Reading comprehension refers to a child’s ability to not only read the text on a page, but also process it and understand its meaning.
For a child to develop reading comprehension, the entire visual processing system must work efficiently. Seeing the text clearly is only the first step in the process. Your child must know how to sound out a word or remember a word on sight, understand each word’s meaning, and then make sense of sentences and paragraphs.
Intelligence is one factor in reading comprehension, but there are many more factors that come into play in a child’s ability to both read and comprehend. Some bright children have difficulty with reading comprehension due to problems with their visual processing system.
In order to read, we take in visual information in the form of text and then decode it into mental images to which we assign meaning, and then retain and use those images to categorize and recall for future use.
Taking in visual information efficiently requires the coordination of hundreds of eye muscles and strong oculomotor control. If there is a weakness or deficiency, this can affect a child’s ability to focus both eyes on the same spot simultaneously or to move their eyes smoothly as a team across a line of text. Poor eye tracking, eye teaming, or focus leads to difficulty and frustration for a child, and the extra effort to take in visual information may cause fatigue, headaches, or the inability to maintain attention.
Once the visual information is taken in through the eyes, the process of comprehension has only just begun. Next up, a child’s brain will have to run the information through the process of visual perception, meaning they will have to be able to extract the information they see and use it appropriately.
Efficient visual perception is needed for a child to recognize and remember letters, words, and their meaning. If a child has a deficiency related to visual perception, he will struggle with minor differences in similar words or letters. This may lead to confusing p with q or d with b, for example; or it may also mean conflating words with similar beginnings, reading words backwards, or having difficulty distinguishing the main idea of a story from a minor detail. Recognizing, remembering, and applying information quickly and easily is critical for performance in reading comprehension, and student must have a healthy vision system to do so.
The following are specific ways visual perceptual processing may interfere with reading comprehension:
Visual Spatial Skills and Visual Discrimination are required to organize visual space and understand directional concepts and orientation. A child with poor visual spatial and discrimination skills may process a letter or word backwards.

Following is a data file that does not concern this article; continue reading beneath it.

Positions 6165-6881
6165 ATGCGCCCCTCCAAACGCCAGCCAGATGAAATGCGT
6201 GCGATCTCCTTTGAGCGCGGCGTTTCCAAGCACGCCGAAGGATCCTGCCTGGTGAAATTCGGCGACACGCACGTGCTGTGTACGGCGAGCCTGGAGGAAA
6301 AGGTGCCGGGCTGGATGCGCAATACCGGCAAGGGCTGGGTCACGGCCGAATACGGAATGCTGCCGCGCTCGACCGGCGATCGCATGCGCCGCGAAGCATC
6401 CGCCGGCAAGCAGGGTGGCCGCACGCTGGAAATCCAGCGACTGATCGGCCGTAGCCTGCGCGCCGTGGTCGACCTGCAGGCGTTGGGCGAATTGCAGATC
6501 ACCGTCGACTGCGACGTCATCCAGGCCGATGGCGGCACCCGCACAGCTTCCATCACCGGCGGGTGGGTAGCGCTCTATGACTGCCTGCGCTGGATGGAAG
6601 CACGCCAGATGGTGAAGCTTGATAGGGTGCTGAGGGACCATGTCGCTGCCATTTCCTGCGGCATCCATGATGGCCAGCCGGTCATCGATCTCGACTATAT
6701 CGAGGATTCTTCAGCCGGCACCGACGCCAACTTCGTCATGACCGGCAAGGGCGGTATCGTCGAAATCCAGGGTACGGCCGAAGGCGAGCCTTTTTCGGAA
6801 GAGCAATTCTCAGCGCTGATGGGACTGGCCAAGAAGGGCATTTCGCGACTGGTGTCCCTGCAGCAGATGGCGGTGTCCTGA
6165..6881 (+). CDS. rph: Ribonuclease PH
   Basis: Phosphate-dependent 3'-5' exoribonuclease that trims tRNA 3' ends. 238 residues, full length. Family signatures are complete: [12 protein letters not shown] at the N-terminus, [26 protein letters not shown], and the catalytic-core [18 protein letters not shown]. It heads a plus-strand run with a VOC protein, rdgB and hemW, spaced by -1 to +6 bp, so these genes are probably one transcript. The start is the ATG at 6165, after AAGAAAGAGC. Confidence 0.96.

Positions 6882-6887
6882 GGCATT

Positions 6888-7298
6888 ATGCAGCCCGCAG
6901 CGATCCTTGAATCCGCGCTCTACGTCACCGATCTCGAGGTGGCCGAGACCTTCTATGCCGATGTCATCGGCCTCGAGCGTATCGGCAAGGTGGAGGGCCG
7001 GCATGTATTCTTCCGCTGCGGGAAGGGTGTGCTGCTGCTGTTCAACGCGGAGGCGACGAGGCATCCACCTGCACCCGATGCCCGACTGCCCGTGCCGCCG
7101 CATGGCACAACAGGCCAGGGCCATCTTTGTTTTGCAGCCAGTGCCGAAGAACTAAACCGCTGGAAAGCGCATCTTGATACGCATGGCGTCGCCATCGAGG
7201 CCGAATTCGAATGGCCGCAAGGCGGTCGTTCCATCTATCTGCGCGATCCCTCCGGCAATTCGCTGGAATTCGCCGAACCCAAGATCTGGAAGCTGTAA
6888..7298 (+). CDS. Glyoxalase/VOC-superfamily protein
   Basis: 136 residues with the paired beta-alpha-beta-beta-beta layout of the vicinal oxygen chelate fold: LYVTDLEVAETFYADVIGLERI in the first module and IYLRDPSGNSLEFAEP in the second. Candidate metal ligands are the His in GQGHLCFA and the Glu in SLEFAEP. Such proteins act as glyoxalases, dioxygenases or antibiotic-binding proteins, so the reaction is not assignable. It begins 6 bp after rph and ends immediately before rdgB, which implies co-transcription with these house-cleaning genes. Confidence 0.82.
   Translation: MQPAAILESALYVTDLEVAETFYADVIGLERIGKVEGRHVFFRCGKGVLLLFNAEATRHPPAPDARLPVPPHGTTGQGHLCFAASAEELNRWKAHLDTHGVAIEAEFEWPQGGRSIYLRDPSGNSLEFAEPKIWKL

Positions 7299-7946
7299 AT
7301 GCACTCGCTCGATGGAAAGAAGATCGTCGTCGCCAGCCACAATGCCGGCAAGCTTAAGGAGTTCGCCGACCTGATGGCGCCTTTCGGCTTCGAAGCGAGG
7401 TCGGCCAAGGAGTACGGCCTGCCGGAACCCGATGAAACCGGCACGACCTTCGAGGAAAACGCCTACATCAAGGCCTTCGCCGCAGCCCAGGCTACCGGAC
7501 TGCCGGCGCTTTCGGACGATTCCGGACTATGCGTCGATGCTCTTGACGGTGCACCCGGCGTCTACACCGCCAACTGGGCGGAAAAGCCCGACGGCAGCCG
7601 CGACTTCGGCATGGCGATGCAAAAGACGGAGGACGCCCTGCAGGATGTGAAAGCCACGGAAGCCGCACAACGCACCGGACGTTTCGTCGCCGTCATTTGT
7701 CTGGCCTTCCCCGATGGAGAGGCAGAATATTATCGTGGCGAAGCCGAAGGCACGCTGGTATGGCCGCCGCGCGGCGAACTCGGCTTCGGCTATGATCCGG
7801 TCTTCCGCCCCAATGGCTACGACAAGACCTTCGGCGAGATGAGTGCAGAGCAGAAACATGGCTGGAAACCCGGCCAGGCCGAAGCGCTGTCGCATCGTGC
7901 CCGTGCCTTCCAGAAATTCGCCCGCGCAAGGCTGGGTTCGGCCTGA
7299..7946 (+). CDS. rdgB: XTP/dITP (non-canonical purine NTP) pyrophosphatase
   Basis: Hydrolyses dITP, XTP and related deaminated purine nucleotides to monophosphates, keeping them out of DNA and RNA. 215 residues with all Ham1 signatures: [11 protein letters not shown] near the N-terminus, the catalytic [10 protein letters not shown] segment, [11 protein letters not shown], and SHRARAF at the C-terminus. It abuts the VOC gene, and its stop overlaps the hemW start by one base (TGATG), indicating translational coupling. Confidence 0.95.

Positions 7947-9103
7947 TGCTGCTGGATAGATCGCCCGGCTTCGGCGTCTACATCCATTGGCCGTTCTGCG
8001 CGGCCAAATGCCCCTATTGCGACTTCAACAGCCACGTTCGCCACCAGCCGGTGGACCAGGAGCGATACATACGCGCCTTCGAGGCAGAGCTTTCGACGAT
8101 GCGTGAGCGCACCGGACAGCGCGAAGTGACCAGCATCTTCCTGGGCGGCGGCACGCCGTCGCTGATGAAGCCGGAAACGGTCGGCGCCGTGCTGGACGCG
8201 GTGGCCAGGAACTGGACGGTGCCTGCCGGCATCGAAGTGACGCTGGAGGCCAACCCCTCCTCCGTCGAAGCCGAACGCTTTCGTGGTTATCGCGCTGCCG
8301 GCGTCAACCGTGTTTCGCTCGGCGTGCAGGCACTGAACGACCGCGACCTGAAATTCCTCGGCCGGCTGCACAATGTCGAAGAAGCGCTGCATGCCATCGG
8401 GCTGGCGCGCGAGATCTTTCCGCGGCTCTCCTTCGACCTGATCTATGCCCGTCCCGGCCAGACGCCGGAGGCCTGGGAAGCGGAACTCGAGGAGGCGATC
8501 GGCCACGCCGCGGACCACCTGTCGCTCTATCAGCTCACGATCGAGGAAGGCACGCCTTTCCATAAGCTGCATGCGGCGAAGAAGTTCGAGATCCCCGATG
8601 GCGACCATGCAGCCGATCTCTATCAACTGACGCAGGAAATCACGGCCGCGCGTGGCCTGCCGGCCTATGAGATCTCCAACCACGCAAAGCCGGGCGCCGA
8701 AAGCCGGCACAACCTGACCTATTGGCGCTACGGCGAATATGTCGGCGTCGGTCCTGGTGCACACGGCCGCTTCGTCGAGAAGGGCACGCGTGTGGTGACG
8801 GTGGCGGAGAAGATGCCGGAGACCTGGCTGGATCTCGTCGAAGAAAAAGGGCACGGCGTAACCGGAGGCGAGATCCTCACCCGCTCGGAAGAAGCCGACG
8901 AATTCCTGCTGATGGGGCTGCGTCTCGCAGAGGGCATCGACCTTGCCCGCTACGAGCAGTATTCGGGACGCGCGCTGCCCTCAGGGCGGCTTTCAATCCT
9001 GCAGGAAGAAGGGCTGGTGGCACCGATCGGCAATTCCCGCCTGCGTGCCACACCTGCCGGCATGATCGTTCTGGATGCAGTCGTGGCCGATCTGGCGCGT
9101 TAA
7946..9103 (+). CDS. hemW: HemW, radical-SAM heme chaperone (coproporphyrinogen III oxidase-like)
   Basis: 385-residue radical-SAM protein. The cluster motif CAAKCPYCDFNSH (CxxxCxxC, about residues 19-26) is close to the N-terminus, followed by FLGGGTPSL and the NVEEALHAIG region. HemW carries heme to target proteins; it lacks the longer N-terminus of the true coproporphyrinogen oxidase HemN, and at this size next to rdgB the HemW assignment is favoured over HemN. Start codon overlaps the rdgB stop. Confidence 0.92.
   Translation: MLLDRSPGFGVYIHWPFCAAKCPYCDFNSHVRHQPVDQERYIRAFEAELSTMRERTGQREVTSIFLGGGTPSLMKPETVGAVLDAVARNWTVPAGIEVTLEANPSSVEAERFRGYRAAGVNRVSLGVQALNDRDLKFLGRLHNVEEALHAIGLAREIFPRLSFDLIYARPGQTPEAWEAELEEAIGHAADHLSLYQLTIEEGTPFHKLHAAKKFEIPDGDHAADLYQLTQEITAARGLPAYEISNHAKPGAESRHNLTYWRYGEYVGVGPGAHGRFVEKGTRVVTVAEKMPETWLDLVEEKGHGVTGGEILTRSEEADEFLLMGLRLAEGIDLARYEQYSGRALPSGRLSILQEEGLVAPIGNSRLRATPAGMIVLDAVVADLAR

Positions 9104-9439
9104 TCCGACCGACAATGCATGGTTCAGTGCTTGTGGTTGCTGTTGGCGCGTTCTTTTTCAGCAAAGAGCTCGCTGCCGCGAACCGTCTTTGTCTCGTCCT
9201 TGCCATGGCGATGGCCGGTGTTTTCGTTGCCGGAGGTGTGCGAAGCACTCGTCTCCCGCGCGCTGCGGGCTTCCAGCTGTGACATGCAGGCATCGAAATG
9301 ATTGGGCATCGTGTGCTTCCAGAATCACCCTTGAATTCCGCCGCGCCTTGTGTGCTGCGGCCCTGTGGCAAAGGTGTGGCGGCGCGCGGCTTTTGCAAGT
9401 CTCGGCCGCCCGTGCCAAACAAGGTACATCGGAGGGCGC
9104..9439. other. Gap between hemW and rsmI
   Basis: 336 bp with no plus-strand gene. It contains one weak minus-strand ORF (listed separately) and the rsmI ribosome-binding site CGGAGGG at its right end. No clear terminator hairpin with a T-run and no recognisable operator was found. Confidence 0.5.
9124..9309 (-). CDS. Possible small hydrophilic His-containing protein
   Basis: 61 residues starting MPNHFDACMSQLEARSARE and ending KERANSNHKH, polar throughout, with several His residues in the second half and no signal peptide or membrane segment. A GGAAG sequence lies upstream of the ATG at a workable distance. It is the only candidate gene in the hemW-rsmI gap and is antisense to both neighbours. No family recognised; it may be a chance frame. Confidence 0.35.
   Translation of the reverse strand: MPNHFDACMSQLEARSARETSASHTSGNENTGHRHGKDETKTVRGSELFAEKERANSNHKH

Visualization is the ability to create a mental image in one’s mind, which is important for processing and remembering information for comprehension. When someone says, “I see what you mean,” we think of this a an idiom, but when it comes to reading and visual processing, we really are creating mental images that help us to comprehend. We’re essentially seeing something in our mind.
Visual Memory is the ability to retain information that you have learned. A child must be able to recognize and remember a word from one page, assignment, and day to the next. He must create an image of that word or set of words in his mind and recall it as needed.
Visual Sequential Memory refers to the ability to remember the proper sequence of words, letters, or story narrative, in the same order it was seen originally. Keeping the images of what they recall in order is of course critical to comprehension.
So, as you can see, the ability to comprehend is not simply a function of intelligence.
If a child is having difficulty moving and coordinating his eye muscles properly and then the child also has difficulty processing that information visually in his brain, he is going to perform poorly in the area of reading comprehension as a result.
If a student has a visual processing problem, reading comprehension can be improved significantly and relatively quickly with an individualized comprehensive vision therapy plan. If you suspect your child has a learning-related vision problem that interferes with reading comprehension, contact a developmental optometrist for a functional vision exam and vision therapy program.
If you are in the Olney. Maryland area, convenient to Silver Spring, schedule an appointment with Dr. Philip Nicholson’s Visual Learning Center today.